MESNE PROFITS

Introductory:-

The word ‘Mesne Profits” can be understood as rents or profits accruing during the rightful owner’s exclusion from his land. Justice Low of the British Columbia Court of Appeal adopted these words relating to “Mesne profits. According to His Lordship, Mesne Profits are profits of land taken by a tenant in wrongful possession from the time that the wrongful possession commenced to the time of the trial of an action of ejectment brought against him.” unless we understand the meaning of ‘ownership’, it is difficult to understand the word ‘Mesne Profits’ because the fundamental object of passing Mesne Profits is to compensate the actual owner of the property for all the loss he has suffered. According to Austin, “ownership means a right which avails against everyone who is subject to the law conferring right to put thing to user of infinite nature”. Hibbert defines, “ownership involves four rights and those are the rights of using the thing, excluding others from using it, the disposal of thing and the destruction of thing. In Blacks Law Dictionary, ownership has been defined as “collection of rights of rights to use & enjoy property, including the right to transmit it to others”.

Section 2 (12) of the Civil Procedure Code,1908 has defined ‘Mesne Profits’ as thus:-
“mesne profits” of property means those profits which the person in wrongful possession of such property actually received or might with ordinary diligence have received therefrom, together with interest on such profits, but shall not include profits due to improvements made but the person in wrongful possession;
From this definition, it is known that “Mesne profits” are the profits, which the person in wrongful possession actually earned or might have earned with the ordinary diligence. According to Section 2(12) a person becomes entitled to mesne profits only when he has right to obtain possession but another person whose occupation is unauthorized keeps him deprived of that possession. The main condition for passing mesne profits is unlawful possession of the occupant of the property. It is also known from this section that Mesne profits include interest on such profits. But, this definition explicitly excludes any profit earned due to improvement in the property made by the person in unlawful possession of such property. I will now show two illustrations which help us to understand the word ‘Mesne Profits’ more clearly.

Illustration no.1:-
A is in wrongful possession of B’s house. He receives profits from such property. Such profits are known as ‘Mesne Profits’. In this case, the profits actually received by A in wrongful possession of the property or the property which have been received from it, together with interest on such profits.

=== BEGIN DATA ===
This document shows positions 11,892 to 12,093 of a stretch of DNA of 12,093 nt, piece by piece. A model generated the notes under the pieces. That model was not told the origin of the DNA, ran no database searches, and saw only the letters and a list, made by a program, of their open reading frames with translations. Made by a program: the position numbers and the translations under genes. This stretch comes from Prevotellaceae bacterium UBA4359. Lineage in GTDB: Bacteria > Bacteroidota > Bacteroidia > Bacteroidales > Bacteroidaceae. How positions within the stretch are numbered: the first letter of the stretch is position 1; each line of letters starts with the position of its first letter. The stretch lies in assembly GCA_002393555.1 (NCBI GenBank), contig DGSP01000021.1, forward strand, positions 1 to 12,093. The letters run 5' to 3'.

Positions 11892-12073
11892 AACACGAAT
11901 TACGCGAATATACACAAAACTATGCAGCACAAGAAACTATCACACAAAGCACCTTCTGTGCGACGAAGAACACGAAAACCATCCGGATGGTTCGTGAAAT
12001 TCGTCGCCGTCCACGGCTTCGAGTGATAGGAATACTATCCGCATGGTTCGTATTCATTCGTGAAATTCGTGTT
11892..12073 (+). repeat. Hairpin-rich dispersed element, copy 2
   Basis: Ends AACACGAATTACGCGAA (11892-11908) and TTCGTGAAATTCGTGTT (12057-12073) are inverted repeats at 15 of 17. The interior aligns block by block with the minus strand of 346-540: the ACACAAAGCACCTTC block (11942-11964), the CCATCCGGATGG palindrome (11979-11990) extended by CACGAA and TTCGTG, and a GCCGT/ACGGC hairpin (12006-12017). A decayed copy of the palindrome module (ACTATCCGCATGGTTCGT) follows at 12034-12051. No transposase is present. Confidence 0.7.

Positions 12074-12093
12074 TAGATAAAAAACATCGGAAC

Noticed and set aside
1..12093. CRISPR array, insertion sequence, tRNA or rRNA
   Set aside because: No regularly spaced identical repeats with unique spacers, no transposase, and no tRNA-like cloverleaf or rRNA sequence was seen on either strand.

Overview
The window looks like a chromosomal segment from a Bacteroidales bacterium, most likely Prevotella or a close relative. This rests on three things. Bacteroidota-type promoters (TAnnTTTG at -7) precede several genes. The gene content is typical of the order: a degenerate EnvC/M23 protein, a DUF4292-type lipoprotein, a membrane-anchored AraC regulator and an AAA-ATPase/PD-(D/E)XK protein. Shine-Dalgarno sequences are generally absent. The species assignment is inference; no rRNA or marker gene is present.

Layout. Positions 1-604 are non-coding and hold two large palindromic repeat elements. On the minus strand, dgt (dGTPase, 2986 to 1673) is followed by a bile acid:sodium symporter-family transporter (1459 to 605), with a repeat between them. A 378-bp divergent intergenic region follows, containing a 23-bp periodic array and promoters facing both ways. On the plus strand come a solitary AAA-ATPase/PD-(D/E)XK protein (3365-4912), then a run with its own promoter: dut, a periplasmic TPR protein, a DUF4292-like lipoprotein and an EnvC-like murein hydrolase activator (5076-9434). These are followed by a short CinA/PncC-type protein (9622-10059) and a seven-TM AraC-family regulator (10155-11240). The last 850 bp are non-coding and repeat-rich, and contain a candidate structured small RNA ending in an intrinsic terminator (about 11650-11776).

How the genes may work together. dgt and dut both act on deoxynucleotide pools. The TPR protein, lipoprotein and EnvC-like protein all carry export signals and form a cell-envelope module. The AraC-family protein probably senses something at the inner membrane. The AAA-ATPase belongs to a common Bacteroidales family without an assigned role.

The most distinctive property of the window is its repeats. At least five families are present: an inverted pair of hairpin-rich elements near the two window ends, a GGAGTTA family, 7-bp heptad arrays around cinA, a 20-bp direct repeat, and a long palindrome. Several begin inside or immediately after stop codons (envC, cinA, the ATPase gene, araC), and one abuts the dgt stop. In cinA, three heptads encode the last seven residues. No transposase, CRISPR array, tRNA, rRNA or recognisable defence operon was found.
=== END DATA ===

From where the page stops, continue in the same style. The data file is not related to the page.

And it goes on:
Illustration no. 2:-
A a trespassers, claims B’s house and collects rents. This is Mesne Profits. He digs a bore-well in the land, constructs a group house and gives it for rent. The profits from well and newly constructed building are not Mesne Profits.

Mesne Profits: Meaning:-
This definition was taken from the explanation added in section 211 of the Code of 1887. the concept of improvement are newly added to the definition. The Andhra Pradesh High Court in Mahant Narayana Dossjee Varu vs The Board Of Trustees1, it was held that under the express terms of the definition, mesne profits are profits received by a person in wrongful possession and they are made up of two items (i) profits received by him or might have been received by him with ordinary diligence and (i) interest on such profits. In Law of Damages & Compensation by Kameshwara Rao2, the learned author states that right to mesne profits presupposes a wrong whereas a right to rent proceeds on the basis that there is a contract. But there is an intermediate class of cases in which the possession though not wrongful in the beginning assumes a wrongful character when it is unauthorisedly retained and in such cases, the owner is not entitled to claim mesne profits but only the fair rent. (See Union Of India vs M/S Banwari Lal & Sons (P) Ltd3). Also see:- Marshall Sons vs. Sahi Oretains4, and Atma Ram Properties Vs. Federal Motors5.

Interest on mesne profits:-
As I discussed above, Mense profits includes interest on such profits and interest shall be allowed when computing the mesne profits. The rate of interest payable is not fixed and it depends upon the discretion of the court subject to the limitation that it may not exceed 6% per annum. See. Sri Ramnik Vallbhdas Madhvani Vs. Taraben Pravinlal Madhvani, (2004) 1 SCC 497; Lucy Kochuvareed v. P. Mariappa Gounder, AIR 1979 SC 1214; Gopal Krishna Vs Meenakshi, AIR 1967 SC 155; Mahant Narayana Vs. Board of Trustee, AIR 1965 SC 1231; R.S.Madanappa Vs. Ramachandra, AIR 1965 SC 1812; Raja Bhupendra Narayan Singh Bahadur Vs. Maharaj Bhadur Singh, AIR 1952 SC 201.
In Sri Ramnik Vallbhdas Madhvani Vs. Taraben Pravinlal Madhvani, (2004) 1 SCC 497, the Apex Court held that A mistake has been committed by the High Court in calculation of interest on mesne profits. Interest has to be calculated on yearly basis because the amount of mesne profits on which interest is to be awarded has to be arrived at on year to year basis. Mesne profits for the first year would be from 5th May, 1969 to 4th May, 1970, for the second year it will be from 5th May, 1970 to 4th May, 1971 and so on. It keeps adding on from year to year. The total amount of mesne profits found due by the High Court on the basis of Commissioner’s report comes to Rs 38,41,920. This amount is the total of mesne profits calculated on yearly basis. Interest cannot be allowed on the whole amount form the beginning. Interest had to be worked out on amounts falling due towards mesne profits on yearly basis i.e. on the amount of mesne profits which could be taken to be due to the plaintiff at the end of each successive year.

Interest is a part of mense profits:-